Gate valve in by-pass line i3' is then opened up
wide permitting a relatively large volume of warm
refrigerant liquid to flow by gravity from receiv
ing tank 34 into the interior of multi-sided drum
8b. The liquid refrigerant in receiving drum 34
is normally at a temperature of between 80 to
100° F., and as it flows into the interior of the
multi-sided drum 8b, it will warm the liquid re
frigerant therein and in turn be cooled by the
10 cold liquid'refrigerant therein. Some evapora
tion will also take place accompanied by some
lowering in temperature. However, gas pressure
within the multi-sided drum 8b will be built up,
because the gas return line 28 is closed and no
tions for a maximum rate of heat transfer are 15 gas can leave the interior of the drum. The
result is that the liquid refrigerant in drum 8b
will ‘reach a temperature above freezing.
Meanwhile, rotation of the multi-sided drum
8b is continued and the warm refrigerant liquid
As a result of these operations, a thin iilm of 20 now contained therein, in circulating back and
forth through the freezing pipes 46, warms and
ice commencesv to form as _a tube around the
gently thaws the ice immediately contacting the
outer surface of each freezing tube 4E, under ideal
outer surface of freezing tubes 46.
conditions of heat transfer. As each tube 46
When such thawing operation has progressed
dips into the waterl bath and emerges from the
water, a further film of water is carried out of 25 to -a sufficient degree, the rotation of the drum
8b is stopped. One fiat drum wall 41’ and the
the water bath on the outer surface of the ice
bank of blocks kof ice Se thereon are located op
forming on each tube 46, which further film or
posite to hinge cover 8_' of the outer drum 3a,
added layerin turn freezes as the multi-sided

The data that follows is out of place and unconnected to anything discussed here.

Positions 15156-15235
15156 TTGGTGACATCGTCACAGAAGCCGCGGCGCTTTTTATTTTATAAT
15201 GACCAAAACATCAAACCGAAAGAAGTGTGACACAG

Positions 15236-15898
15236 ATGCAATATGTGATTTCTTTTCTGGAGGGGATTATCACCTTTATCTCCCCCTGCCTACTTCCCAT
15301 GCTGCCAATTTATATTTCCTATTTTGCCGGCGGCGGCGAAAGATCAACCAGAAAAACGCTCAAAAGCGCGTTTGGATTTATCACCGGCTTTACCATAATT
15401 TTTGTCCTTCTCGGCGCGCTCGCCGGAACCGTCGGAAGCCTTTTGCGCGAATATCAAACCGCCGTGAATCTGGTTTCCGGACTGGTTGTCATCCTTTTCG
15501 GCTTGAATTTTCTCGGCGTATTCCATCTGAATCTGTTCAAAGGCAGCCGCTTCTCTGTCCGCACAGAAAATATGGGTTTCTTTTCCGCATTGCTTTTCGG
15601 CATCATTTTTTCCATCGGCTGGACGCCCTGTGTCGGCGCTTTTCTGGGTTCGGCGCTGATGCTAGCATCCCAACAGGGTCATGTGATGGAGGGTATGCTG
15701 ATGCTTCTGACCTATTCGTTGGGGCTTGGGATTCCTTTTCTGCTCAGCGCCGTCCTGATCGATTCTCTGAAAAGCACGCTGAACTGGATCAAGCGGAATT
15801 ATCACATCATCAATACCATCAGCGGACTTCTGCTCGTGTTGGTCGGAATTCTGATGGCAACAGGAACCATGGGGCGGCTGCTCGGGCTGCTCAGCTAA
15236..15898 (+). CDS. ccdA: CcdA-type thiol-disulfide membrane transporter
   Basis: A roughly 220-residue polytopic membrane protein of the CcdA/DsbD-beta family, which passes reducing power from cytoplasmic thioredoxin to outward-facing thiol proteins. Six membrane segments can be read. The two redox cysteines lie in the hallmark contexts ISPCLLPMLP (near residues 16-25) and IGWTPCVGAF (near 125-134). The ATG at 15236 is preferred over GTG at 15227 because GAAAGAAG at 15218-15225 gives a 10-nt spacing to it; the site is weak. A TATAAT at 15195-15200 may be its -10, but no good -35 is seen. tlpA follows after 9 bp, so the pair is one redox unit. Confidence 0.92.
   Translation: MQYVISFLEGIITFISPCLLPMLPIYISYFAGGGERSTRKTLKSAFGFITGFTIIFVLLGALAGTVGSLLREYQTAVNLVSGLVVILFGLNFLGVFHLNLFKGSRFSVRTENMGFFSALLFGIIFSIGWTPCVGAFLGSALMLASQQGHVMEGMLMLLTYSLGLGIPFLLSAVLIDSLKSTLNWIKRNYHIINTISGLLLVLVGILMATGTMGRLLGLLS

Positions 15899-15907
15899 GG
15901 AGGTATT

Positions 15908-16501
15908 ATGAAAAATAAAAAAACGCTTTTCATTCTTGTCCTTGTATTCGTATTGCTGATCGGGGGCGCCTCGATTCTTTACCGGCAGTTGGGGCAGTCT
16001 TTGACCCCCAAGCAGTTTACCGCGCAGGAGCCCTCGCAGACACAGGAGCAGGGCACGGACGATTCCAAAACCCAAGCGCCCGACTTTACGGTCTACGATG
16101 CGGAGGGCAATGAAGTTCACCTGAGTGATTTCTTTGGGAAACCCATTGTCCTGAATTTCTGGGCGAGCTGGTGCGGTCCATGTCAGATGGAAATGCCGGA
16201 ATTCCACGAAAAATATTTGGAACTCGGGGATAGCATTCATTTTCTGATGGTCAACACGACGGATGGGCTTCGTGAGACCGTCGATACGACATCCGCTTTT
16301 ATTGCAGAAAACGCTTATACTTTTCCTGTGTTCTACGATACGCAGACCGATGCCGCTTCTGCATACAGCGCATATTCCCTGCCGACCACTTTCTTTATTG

as shown in Fig. 6 when the drum is stopped.
drum continues to rotate. Thus, the ice freezes
The door 8a is then opened, and inlet and out
progressively outwardly from the surface of each 30
let flexible pipes 22’ and 23' are connected re
freezing tube 46 by the successive freezing of
spectivelyv at 44’ and 45’v with the circular inlet
thin films of water to be added frozen layers
and outlet headers 40 and 4i. Also inlet and
on the outside of the growing core or cylinder
outlet valves 44 and 45 for the particular bank
of ice.
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Operation of the unit is continued until each 35 of ice blocks opposite door At’ are opened. Cir
culation pump 39 is then started and the warm
ice cylinder grows in size to meet the ice cylinder
thawing liquid from heat exchanger I9 is cir
on and fill out the space between adjacent freez
culated through pipe 22 and passages 42, 42’ and
ing tubes 46 of the group, to finally form a block
43 for the particular bank, an back through pipe
of ice on each group of freezing tubes 46, sub
stantially as shown in dot-dash lines at 60 in 40 23 whereby each ice block is warmed slowly and
gently to thaw the ice nlm immediately around
Figs. 5 and 6. The shallow projecting ledges
the corner of the block adjacent the shallow rec
around each group of freezing tubes 46 formed
tangular projecting ledge formed by members 66
by'members E6 and 6T, serve to segregate and
separate each'block of ice from the next adja
and 61.
'
When the contacting surfaces of the ice blocks
cent block of ice in each bank on one flat drum